In anticipation of going to see Battle: Los Angeles tomorrow, here’s my painstaking trawl through the minutiae of the trailer(s).
First off, the trailer sounds an Inceptional horn as the atavistic preamble unfolds; this, coupled with the deep concrete and metal scrapes of the later action scenes, are more or less what I’m going to get out of the film: resonant rectal thrills.
It’s like 3D for your ass.
* * *
Contemporary Hollywood trailers are wonderful things; real works of design that are frequently better than the films themselves — and not just because the films are invariably shit. And if trailer-making is an art, then reading them is a discipline.
Usually they make a film look good through ellipsis, and often they compact material into effective nonsense.
* * *
OK, what do we know? Aaron Eckhart is a soldier, who may or may not surf. He tends to stop running as others continue, and to be the last out of the room. This is useful, because it presents a soldier with whom normal people can associate.
A man and a woman interact; this story takes place on Earth.
There are other soldiers, who will perish. It will be sad and frightening, but exciting. A man will put a beer bottle on an aerial or aerial-like stick:
It will seem more reasonable couched within the feature.
* * *
Then what seems like meteors begin to hit. One of the most easily-overlooked, but ultimately promising shots is this:
Typically the focus of such an image would be big and red and in the middle of the screen; here, we’re directed to something that we still can’t see. The implication is that the technology within the movie can’t sufficiently communicate the subject of the image; this is, of course, a strategic failure — since CGI can visualize whatever you want — and hints at an intelligent (or at least affective) use of obstruction and limitation toward ‘realist’ ends, rather than a direct, literal use of special effects. This seems to be in keeping with the film’s handheld tactic, and in opposition to both one of Battle‘s precursors, Independence Day, and more recent CGI peers like 2012.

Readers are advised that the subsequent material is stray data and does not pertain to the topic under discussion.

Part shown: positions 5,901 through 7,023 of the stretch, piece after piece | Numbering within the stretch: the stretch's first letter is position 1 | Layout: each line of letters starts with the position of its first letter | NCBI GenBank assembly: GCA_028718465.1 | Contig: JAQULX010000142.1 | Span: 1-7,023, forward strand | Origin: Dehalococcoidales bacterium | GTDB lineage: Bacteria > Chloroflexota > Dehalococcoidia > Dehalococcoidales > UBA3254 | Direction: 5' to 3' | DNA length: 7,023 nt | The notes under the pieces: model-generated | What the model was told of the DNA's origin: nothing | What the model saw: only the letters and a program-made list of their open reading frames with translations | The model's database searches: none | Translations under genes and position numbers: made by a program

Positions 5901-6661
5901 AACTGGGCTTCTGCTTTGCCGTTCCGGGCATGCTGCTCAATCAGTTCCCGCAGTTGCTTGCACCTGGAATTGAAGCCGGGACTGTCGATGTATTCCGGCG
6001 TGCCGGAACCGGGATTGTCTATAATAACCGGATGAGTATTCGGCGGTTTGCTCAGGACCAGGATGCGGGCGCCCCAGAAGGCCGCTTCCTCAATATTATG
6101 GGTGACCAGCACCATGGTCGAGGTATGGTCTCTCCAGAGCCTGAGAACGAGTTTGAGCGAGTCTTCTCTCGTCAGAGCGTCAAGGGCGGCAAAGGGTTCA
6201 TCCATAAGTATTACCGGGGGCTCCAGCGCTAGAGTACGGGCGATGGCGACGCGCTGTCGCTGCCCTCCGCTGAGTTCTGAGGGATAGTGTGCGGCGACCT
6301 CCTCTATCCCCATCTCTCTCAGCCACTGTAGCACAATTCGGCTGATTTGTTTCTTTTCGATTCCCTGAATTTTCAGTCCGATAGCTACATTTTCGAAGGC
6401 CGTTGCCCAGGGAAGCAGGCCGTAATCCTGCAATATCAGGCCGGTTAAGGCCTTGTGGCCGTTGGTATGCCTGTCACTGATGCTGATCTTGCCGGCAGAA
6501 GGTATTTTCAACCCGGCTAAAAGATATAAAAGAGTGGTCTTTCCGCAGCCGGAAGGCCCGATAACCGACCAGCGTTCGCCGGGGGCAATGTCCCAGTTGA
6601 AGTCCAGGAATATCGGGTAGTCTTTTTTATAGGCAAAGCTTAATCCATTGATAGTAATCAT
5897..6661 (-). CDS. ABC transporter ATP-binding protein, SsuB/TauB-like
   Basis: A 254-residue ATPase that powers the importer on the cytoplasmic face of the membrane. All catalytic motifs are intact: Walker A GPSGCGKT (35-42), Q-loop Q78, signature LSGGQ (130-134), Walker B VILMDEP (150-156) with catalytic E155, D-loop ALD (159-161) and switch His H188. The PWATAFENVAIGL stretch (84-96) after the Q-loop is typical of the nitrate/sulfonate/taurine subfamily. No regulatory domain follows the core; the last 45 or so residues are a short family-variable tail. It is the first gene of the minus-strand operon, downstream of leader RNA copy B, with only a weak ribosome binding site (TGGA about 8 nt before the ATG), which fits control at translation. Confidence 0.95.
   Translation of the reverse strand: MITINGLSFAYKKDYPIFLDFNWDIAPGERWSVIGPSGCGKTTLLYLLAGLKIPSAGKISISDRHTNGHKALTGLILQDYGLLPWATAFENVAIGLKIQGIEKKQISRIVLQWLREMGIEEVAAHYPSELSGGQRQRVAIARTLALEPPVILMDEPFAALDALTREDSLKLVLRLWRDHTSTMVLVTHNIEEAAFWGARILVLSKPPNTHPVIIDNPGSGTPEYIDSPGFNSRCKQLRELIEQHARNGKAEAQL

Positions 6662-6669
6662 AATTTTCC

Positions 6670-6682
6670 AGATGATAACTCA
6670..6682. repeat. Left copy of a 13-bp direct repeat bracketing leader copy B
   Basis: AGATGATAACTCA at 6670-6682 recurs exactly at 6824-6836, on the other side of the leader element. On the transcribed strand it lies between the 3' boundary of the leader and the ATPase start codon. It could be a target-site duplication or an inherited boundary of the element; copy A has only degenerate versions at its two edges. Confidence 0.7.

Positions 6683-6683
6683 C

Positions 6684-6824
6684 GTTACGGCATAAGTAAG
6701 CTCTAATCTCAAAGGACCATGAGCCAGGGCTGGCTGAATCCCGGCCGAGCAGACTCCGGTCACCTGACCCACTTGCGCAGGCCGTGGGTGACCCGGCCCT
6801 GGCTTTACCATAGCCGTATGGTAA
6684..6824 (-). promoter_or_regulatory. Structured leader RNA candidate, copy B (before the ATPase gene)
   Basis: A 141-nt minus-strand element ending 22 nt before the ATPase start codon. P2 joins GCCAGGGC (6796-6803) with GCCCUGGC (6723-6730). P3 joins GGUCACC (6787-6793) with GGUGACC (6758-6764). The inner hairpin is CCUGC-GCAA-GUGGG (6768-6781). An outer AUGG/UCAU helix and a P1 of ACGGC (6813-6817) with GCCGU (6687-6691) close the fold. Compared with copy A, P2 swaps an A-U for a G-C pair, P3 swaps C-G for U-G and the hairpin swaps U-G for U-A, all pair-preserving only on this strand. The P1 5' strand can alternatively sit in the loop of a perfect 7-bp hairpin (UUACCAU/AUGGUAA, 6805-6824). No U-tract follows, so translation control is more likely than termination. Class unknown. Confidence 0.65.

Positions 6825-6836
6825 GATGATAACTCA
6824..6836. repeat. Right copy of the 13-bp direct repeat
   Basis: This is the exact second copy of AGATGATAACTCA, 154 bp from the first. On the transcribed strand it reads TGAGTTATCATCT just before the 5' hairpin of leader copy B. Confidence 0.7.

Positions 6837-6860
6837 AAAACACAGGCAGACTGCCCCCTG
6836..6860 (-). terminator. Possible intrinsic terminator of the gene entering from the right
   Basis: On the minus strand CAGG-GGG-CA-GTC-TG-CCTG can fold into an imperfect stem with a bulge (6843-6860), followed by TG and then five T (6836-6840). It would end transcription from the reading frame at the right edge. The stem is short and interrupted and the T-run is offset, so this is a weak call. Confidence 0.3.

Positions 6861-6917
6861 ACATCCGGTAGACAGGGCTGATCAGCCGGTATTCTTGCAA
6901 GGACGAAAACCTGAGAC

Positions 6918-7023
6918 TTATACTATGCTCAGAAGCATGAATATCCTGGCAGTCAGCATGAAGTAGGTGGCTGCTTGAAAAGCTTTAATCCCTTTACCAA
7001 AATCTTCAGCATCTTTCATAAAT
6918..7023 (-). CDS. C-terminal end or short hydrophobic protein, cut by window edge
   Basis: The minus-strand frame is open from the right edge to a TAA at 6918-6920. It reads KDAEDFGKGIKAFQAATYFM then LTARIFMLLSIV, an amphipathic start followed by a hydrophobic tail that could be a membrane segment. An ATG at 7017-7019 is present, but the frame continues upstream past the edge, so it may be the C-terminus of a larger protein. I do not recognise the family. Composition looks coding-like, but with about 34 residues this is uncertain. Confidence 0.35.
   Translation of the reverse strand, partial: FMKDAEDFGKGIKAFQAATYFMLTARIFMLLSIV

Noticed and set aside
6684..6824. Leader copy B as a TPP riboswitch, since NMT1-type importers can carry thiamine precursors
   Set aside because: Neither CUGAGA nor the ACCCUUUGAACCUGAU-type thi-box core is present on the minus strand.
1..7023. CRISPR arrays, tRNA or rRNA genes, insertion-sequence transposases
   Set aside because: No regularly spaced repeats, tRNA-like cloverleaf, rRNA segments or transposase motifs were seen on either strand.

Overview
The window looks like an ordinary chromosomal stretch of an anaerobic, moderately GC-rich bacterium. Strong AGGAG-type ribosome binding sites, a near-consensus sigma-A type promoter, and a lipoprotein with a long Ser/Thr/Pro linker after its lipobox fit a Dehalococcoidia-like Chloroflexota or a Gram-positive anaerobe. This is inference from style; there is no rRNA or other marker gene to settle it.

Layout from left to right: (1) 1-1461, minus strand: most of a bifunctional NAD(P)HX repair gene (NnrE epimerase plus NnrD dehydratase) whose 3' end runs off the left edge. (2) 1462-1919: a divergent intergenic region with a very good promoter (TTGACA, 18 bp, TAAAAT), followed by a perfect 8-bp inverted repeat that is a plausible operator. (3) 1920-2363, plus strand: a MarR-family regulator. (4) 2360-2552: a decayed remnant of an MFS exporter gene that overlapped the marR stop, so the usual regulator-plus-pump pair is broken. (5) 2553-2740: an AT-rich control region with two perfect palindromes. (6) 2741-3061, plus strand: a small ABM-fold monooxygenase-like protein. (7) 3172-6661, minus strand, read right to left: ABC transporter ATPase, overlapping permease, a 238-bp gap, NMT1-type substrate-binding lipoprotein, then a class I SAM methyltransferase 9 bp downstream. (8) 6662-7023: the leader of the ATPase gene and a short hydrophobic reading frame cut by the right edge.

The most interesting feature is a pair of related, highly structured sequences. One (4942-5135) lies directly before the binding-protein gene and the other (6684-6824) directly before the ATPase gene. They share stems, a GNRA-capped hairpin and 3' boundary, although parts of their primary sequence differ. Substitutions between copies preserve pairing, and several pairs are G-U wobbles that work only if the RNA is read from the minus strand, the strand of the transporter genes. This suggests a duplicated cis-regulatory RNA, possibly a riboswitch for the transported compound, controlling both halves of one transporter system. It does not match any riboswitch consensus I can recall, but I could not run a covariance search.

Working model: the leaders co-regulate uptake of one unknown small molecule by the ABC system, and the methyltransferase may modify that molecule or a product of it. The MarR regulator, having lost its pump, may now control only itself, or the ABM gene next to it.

Then there’s the sighting of what’s presumably an alien figure.
Once again we have the faux limitation of in-film technology (and distance too). Oppose this to the now-standard whooshing CGIzed camera movements — along an exploding bypass, across a pimped-up battle scene, down Gollum’s ureter — c’est de rigueur.
Adorably the above reminds me of the fantabulous Twilight Zone in which William Shatner spots a gremlin on the wing of his plane.
* * *
So it’s not in any trailer I could locate to embed, but in the one I keep seeing there’s the absolute line of the century.
(VO) Man: (astounded) We’ve lost communications with Tokyo…!
It’s unsettling how something that last week was joyously impaired is now, due to real-world tragedy, incredibly poignant.
It remains to be seen how the film will seem in light of these events; at the best of times the level of tact and taste within a Hollywood film depicting any kind of misfortune requires near-monastic desensitization.
Anyway, the trailer rolls on, and survivors are found — “Five of us… three kids… so we’re a hundred times more likely to get through this in a 12a…” — and in one of the most rip-roaringly flawed moments in the trailer they run outside to climb aboard a helicopter. Only the helicopter hasn’t got enough room for five people, and they take off.
Even worse, they might be the same children that wrote the dialogue.
It seems they’ve missed the helicopter to safety, and all is lost. But not to worry:
They would have died anyway, like in every other film. I can only think of I am Legend off the top of my head, but it’s a hard press for Battle to pitch this kind of magical consequence in realist terms.
But the world doesn’t stop; Bridget Moynahan’s carer-character scrolls by, pulling a face we’ll be needing narrative to explain.
Just me then…
* * *
And that’s about that. Michelle Rodriguez is in it — I don’t know who plays her though — someone gets dragged away, someone told me the aliens look shit — and then there’s this little coda at the end:
I think we all know where this is going.